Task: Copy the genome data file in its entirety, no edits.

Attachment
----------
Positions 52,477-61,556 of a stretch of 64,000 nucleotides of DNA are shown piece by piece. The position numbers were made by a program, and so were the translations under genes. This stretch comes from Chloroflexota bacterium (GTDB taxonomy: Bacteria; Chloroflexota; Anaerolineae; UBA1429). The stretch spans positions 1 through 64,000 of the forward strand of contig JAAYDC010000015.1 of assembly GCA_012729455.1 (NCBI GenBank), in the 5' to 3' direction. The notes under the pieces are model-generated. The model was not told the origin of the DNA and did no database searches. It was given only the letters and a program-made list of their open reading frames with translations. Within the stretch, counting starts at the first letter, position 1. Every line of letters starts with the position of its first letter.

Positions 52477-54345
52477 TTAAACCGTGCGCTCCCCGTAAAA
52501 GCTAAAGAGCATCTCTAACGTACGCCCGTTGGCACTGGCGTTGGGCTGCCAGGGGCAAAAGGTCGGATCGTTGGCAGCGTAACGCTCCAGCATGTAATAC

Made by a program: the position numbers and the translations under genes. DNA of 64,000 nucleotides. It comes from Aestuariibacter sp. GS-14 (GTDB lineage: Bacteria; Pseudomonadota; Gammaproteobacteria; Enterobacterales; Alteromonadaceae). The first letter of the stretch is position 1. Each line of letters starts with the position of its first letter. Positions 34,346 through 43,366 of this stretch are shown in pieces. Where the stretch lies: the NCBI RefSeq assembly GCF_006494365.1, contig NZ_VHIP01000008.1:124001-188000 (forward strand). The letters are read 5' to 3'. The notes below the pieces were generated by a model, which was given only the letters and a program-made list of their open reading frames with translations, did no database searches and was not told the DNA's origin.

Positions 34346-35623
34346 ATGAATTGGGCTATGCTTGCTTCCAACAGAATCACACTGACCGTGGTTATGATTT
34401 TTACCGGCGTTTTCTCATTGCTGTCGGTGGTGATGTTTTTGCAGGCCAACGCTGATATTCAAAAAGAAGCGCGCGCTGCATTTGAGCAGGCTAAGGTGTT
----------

Positions 52,477-61,556 of a stretch of 64,000 nucleotides of DNA are shown piece by piece. The position numbers were made by a program, and so were the translations under genes. This stretch comes from Chloroflexota bacterium (GTDB taxonomy: Bacteria; Chloroflexota; Anaerolineae; UBA1429). The stretch spans positions 1 through 64,000 of the forward strand of contig JAAYDC010000015.1 of assembly GCA_012729455.1 (NCBI GenBank), in the 5' to 3' direction. The notes under the pieces are model-generated. The model was not told the origin of the DNA and did no database searches. It was given only the letters and a program-made list of their open reading frames with translations. Within the stretch, counting starts at the first letter, position 1. Every line of letters starts with the position of its first letter.

Positions 52477-54345
52477 TTAAACCGTGCGCTCCCCGTAAAA
52501 GCTAAAGAGCATCTCTAACGTACGCCCGTTGGCACTGGCGTTGGGCTGCCAGGGGCAAAAGGTCGGATCGTTGGCAGCGTAACGCTCCAGCATGTAATAC

Made by a program: the position numbers and the translations under genes. DNA of 64,000 nucleotides. It comes from Aestuariibacter sp. GS-14 (GTDB lineage: Bacteria; Pseudomonadota; Gammaproteobacteria; Enterobacterales; Alteromonadaceae). The first letter of the stretch is position 1. Each line of letters starts with the position of its first letter. Positions 34,346 through 43,366 of this stretch are shown in pieces. Where the stretch lies: the NCBI RefSeq assembly GCF_006494365.1, contig NZ_VHIP01000008.1:124001-188000 (forward strand). The letters are read 5' to 3'. The notes below the pieces were generated by a model, which was given only the letters and a program-made list of their open reading frames with translations, did no database searches and was not told the DNA's origin.

Positions 34346-35623
34346 ATGAATTGGGCTATGCTTGCTTCCAACAGAATCACACTGACCGTGGTTATGATTT
34401 TTACCGGCGTTTTCTCATTGCTGTCGGTGGTGATGTTTTTGCAGGCCAACGCTGATATTCAAAAAGAAGCGCGCGCTGCATTTGAGCAGGCTAAGGTGTT